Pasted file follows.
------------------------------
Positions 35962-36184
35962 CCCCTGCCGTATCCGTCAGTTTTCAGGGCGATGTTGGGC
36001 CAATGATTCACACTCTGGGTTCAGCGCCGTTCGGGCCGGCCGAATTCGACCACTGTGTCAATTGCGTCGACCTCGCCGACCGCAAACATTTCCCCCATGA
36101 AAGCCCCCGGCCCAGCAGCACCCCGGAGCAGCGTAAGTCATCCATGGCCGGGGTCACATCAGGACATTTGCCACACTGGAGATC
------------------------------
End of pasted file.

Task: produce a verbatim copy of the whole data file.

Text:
Positions 35962-36184
35962 CCCCTGCCGTATCCGTCAGTTTTCAGGGCGATGTTGGGC
36001 CAATGATTCACACTCTGGGTTCAGCGCCGTTCGGGCCGGCCGAATTCGACCACTGTGTCAATTGCGTCGACCTCGCCGACCGCAAACATTTCCCCCATGA
36101 AAGCCCCCGGCCCAGCAGCACCCCGGAGCAGCGTAAGTCATCCATGGCCGGGGTCACATCAGGACATTTGCCACACTGGAGATC